Alternatives to backyard burial of pets

An obvious alternative to home burial of pets are pet crematoriums and cemeteries, which are widely available in the U.S., and may offer a variety of options and price ranges.

“Professional burial or cremation avoids the risks of environmental contamination or disease that might occur with backyard burial,” says Allavena. She typically chooses cremation for her own pets and then buries their ashes under a memorial tree in her garden. Another option, inspired by Allavena’s professional specialty, veterinary pathology, is to donate your pet’s body to science for research and veterinary training.

“My job is to conduct autopsies on animals to determine their cause of death,” writes Allavena. “We also use the knowledge and samples we get from the autopsies to conduct research to improve our understanding of diseases and treatments in both animals and people.

Our pets make excellent ‘models’ of diseases in both pets and people, allowing scientists to study the development and progression of a disease and develop new treatments.”

If the idea of donating your pet’s body to science interests you, Allavena recommends asking your veterinarian for information on local options. In most large cities, this will be a veterinary school at a university. Donated bodies of pets help university researchers study both pet and human diseases and also provide a resource for veterinary school instruction in anatomy, surgery and pathology.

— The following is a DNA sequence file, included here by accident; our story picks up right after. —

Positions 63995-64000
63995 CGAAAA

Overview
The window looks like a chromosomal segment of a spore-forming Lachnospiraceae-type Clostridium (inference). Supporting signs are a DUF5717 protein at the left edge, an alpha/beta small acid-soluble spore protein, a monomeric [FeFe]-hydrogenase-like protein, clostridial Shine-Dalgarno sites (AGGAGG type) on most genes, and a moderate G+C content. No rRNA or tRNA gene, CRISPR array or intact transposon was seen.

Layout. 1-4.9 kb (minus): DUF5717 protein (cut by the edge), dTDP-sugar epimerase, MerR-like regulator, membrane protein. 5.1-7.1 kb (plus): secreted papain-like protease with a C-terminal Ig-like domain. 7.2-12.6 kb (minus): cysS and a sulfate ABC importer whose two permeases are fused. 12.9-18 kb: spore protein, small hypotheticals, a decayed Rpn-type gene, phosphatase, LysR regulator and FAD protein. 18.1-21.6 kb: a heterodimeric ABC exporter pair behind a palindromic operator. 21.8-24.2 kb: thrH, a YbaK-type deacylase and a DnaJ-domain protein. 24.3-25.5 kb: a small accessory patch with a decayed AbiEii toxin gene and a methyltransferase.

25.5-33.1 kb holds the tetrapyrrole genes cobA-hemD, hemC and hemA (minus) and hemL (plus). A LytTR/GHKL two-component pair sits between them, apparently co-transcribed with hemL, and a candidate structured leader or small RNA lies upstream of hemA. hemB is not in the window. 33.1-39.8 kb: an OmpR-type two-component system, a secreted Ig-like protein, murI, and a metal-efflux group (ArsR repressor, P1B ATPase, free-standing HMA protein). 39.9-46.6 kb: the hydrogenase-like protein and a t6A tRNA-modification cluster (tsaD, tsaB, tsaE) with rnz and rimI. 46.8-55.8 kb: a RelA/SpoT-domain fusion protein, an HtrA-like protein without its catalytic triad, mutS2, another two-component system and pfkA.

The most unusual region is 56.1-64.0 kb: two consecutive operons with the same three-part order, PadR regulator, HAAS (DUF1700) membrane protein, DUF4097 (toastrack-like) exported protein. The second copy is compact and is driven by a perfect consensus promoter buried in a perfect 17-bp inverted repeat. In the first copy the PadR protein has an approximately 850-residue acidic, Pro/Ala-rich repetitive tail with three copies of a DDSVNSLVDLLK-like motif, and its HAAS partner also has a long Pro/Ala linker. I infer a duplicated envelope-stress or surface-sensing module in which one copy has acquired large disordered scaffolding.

“Donated pets provide my students with a valuable understanding of how disease affects the body,” says Allavena. “Further, we report the autopsy findings back to the pet’s veterinarian. This information is crucial to vets who want to confirm diagnoses, and for giving grieving owners some closure.”

If you do decide to bury your euthanized pet at home, first make sure it’s legal where you live. Allavena also suggests enclosing the body in a container that will prevent other animals from getting access to it.

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Zero-emission cremation

For those of you concerned about the environmental costs of traditional burial or cremation of pets, there’s a greener alternative to consider. Traditional burials involve adding wood, steel and embalming fluid (some 60,000 tons of steel and 4.8 million gallons of embalming fluid for human burials annually) to the ground, while cremation is a source of toxic air pollution.2

A greener alternative is aquamation — water cremation — which uses a process called alkaline hydrolysis. Alkaline hydrolysis is similar to natural body decomposition, but at an accelerated pace. Remains are placed into an aquamation machine, which uses water, temperature and alkalinity — essentially hot, pressurized water and lye — to break down the body over a period of about 20 hours.